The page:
We have a current post-doctoral position open for a funded research project involving printable sensors. Specifically, the project’s goal is to optimize a capacitive/triboelectric pressure sensor for high temporal resolution measurements. The project has both computational and experimental components, and as such, the researcher should have experience in both. In addition to their research background, the candidate should also have skills in project management, scientific communication, and mentorship. The position will include direct collaboration with graduate/undergraduate students, so the ability to work well in a team environment is required.
Specifically, candidates with expertise in the following areas are particularly sought: capacitive sensing, electrostatic multi-physics simulation (using COMSOL), printed electronics, soft-materials, triboelectricity, thin-film sensors.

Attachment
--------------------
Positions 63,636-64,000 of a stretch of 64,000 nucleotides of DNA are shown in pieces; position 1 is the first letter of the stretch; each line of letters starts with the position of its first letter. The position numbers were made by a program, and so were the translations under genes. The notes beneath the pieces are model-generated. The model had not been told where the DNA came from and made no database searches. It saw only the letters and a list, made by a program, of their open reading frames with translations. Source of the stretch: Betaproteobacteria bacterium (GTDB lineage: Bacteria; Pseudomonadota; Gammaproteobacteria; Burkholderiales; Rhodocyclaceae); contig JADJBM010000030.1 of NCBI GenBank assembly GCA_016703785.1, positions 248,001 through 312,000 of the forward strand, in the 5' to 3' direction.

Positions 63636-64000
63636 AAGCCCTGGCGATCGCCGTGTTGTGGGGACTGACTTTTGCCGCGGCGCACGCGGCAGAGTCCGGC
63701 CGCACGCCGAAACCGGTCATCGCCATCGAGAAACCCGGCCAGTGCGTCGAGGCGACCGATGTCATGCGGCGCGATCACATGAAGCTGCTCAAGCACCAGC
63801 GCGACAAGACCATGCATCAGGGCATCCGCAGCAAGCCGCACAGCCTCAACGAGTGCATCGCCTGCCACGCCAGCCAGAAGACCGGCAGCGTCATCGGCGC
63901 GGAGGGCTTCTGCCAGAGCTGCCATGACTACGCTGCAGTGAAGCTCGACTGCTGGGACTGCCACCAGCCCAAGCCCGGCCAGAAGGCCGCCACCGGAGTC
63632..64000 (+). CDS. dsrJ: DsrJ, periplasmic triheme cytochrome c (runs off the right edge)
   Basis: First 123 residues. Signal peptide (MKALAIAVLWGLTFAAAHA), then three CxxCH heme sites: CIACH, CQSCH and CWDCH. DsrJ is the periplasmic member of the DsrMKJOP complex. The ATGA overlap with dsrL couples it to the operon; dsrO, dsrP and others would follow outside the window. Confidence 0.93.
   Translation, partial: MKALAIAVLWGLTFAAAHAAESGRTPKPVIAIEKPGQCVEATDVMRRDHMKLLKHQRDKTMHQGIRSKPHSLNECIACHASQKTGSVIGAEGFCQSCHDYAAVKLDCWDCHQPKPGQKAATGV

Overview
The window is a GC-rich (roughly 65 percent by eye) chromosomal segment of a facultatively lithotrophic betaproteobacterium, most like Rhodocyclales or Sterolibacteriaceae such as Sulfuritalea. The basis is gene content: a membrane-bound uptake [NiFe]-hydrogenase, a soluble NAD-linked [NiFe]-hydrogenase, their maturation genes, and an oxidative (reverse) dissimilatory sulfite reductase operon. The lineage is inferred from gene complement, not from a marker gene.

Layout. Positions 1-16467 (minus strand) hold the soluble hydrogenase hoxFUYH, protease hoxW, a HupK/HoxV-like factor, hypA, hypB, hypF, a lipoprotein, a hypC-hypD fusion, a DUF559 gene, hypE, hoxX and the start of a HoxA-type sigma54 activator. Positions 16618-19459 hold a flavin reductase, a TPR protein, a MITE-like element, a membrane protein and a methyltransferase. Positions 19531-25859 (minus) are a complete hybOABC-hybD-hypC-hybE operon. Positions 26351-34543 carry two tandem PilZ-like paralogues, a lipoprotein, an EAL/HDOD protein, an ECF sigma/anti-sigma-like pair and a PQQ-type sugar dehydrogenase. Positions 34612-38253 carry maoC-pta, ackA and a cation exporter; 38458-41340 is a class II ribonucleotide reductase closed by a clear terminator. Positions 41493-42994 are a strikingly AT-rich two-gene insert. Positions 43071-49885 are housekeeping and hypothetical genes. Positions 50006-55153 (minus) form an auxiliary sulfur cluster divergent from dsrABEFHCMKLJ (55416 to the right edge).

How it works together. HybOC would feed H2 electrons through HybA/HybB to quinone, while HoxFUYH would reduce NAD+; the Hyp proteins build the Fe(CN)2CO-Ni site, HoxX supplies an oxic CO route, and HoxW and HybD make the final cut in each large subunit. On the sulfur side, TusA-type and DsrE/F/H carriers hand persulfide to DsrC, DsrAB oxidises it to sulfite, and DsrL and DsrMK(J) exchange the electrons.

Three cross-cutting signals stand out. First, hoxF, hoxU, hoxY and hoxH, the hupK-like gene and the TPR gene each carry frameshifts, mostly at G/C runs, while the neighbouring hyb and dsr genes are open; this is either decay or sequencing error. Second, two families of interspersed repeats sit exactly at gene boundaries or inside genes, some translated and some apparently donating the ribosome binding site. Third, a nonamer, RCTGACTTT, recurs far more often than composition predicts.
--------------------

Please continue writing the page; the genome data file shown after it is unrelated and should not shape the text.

The position start date is flexible but will ideally be early 2024. The position is is for one year, with a possibility to extend based on performance and funding availability. To apply, please submit a short cover letter and CV to firstname.lastname@example.org with the subject line “LPES POSTDOC”.
More information about the laboratory is listed below. More information can be found at www.andrews.engr.wisc.edu.
About the lab: Principal Investigator Joseph Andrews started the Laboratory for Printed Electronics and Sensors (LPES) in 2019 at the University of Wisconsin – Madison. The focus of LPES is developing new printed electronic devices for interdisciplinary sensing applications. Novel electronic sensors are needed to usher in the coming age of more personalized medicine, data-driven diagnostics, and the “Internet of Things”. The inherent low-cost and flexibility associated with the fabrication technique motivates the use of printing for electronic sensors. Our lab takes a holistic approach to the invention and design of electronic sensors with multiple layers of emphasis including ink development, sensor design, and device validation. The impact of our work will manifest itself in many areas including biomedical research, “smart” objects, and wearable sensors.